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Trace Adkins

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Biography

Trace Adkins helped keep country's traditionalist flame burning during the crossover-happy late '90s, mixing classic honky tonk with elements of gospel, blues, and rock & roll. Adkins was born in the small Louisiana town of Sarepta in 1962 and took up the guitar at an early age; he went on to study music at Louisiana Tech, where he also played football and worked on an offshore oil rig after graduating. His finger was severed in an accident while on the job, and once several years had passed, he returned to music with the gospel quartet the New Commitments. In the early '90s, he began to pursue a solo career, playing honky tonk bars and clubs as often as he could, and honing a powerful, wide-ranging baritone voice in the process. He spent several years on the circuit and finally moved to Nashville to try his luck in the industry; he was quickly signed to Capitol by Scott Hendricks, who had produced the likes of Brooks & Dunn, Faith Hill, and Alan Jackson.

Adkins issued his debut album, Dreamin' Out Loud, in 1996, and it established him as a rising star. The lead single, "Every Light in the House," went to number three; "I Left Something Turned on at Home" hit number two; and "(This Ain't) No Thinkin' Thing" went all the way to number one. His 1997 follow-up album, Big Time, spawned another Top Five hit in "The Rest of Mine," and "Lonely Won't Leave Me Alone" just missed the Top Ten. However, it wasn't quite the commercial powerhouse of Dreamin' Out Loud; neither was its follow-up, 1999's More, which featured just one Top Ten single in the title track. Nonetheless, all three albums made the country Top Ten.

Released in 2001, Chrome brought Adkins into the Top Five of the country album charts for the first time, as the Top Ten lead single "I'm Tryin'" proved to be his biggest hit since "The Rest of Mine." In July of that year, Adkins was arrested for drunk driving and later pled guilty. The title track of Chrome belatedly climbed into the Top Ten in early 2003. Capitol released Greatest Hits Collection, Vol. 1 in July of 2003 and its companion DVD, Video Hits, in February 2004 with Adkins' fifth studio album, the December 2003 release Comin' on Strong, sandwiched in between. In 2005, Adkins had a major hit with "Honky Tonk Badonkadonk" from his album Songs About Me. The album Dangerous Man was released a year later. Live in Concert appeared in 2007 as part of the Big Band Concert CD series. X (Ten) was issued in 2008. After the album was released, Adkins left Capitol and signed with Toby Keith's Show Dog imprint distributed by Universal. In May of 2010 he debuted his first single for the label, "This Ain't No Love Song." The album Cowboy's Back in Town was released in August of that year. Adkins saw some chart action from both the album and single; he supported them with an extended tour. While flying to a concert in Alaska on June 4, 2011, Adkins' home in Brentwood, Tennessee caught fire and burned to the ground. Though his wife, daughters, and a babysitter were at home during the catastrophe, no one was hurt. The title track of his 2011 album, Proud to Be Here, was written by Chris Wallin, Aaron Barker, and Ira Dean with Adkins in mind. The album was preceded by the single "Gone Fishin'," which peaked at six on the Billboard country charts. Proud to Be Here wound up debuting at three on the Billboard 2003 but only generated one other charting single, "Million Dollar View," which scraped the country charts at 38. Two years later, Adkins returned with Love Will..., an album that refashioned the singer as a romantic crooner. It was released in May of 2013, debuting at 14 on the Billboard Top 200. Despite this high initial position, the first single "Watch the World End" didn't become a hit and neither did the album itself. In September, Showdog and Adkins announced that they were parting ways. A month later, Adkins released the Christmas album The King's Gift on Caliburn Records.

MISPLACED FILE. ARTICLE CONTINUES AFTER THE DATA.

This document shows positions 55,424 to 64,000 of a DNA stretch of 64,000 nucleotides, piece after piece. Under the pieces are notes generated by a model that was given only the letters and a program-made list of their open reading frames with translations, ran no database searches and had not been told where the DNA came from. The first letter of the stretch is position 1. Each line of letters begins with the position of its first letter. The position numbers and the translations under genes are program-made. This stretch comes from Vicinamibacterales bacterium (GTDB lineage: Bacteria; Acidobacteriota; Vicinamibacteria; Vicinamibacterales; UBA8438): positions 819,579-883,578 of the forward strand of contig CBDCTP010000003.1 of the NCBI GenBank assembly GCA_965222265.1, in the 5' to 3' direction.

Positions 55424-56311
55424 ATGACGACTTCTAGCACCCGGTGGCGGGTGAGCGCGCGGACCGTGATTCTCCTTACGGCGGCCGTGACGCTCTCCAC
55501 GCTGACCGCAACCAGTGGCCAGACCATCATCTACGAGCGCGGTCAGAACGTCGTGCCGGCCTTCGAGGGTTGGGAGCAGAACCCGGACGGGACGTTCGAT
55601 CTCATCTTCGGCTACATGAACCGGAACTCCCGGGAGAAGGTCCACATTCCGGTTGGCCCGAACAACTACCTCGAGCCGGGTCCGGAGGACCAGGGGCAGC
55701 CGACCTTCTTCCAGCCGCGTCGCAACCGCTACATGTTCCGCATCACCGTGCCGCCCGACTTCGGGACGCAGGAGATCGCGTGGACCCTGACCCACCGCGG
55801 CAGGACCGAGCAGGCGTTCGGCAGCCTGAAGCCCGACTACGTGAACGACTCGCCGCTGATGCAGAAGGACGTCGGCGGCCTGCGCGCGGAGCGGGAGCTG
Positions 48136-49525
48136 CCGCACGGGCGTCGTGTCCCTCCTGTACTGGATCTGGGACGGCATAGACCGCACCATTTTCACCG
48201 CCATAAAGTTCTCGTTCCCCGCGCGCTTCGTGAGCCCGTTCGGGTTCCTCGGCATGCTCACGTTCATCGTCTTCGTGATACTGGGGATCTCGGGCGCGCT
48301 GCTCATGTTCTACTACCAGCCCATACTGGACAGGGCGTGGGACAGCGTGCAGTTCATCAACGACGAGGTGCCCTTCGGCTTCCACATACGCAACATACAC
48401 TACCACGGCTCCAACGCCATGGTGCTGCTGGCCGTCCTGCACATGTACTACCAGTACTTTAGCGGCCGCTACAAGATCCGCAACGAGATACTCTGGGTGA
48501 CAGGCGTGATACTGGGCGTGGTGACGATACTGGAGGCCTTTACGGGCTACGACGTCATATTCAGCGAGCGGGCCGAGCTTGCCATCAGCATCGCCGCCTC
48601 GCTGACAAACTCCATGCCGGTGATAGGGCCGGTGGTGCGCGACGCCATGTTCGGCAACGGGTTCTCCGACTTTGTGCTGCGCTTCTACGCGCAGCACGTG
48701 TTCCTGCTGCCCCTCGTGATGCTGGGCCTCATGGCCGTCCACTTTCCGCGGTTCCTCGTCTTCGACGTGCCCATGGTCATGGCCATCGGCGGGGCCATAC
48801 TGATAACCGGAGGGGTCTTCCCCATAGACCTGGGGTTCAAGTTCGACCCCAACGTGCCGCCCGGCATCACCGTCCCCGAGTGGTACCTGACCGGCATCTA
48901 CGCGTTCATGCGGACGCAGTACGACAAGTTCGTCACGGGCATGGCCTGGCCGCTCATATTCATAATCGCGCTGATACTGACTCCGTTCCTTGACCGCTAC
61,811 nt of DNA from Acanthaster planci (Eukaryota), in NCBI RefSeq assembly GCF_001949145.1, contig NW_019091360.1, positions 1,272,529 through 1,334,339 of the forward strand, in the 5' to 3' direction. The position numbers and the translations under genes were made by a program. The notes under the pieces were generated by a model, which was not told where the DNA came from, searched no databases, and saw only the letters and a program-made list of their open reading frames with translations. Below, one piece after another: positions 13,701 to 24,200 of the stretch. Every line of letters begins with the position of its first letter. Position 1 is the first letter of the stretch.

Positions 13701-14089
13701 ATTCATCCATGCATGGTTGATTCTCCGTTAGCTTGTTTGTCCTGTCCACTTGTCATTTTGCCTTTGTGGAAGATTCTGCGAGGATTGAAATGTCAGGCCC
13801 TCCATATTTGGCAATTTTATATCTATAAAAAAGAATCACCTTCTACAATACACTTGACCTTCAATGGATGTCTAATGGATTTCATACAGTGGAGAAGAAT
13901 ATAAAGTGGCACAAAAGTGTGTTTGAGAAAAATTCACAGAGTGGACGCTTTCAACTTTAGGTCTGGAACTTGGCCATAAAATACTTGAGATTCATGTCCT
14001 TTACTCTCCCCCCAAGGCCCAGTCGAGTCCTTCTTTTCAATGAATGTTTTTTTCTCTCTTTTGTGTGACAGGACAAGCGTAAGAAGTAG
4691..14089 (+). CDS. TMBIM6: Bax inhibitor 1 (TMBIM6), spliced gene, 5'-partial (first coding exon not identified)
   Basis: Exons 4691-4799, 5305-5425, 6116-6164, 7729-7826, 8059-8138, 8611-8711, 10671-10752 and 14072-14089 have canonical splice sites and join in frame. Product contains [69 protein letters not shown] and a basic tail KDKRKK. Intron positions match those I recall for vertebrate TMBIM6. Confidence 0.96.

Top Songs

Birth Name:

Tracy Darrell Adkins

Born:

January 13, 1962 in Sarepta, LA

Genre
Years Active:

'90s, '00s, '10s

Influencers

Contemporaries

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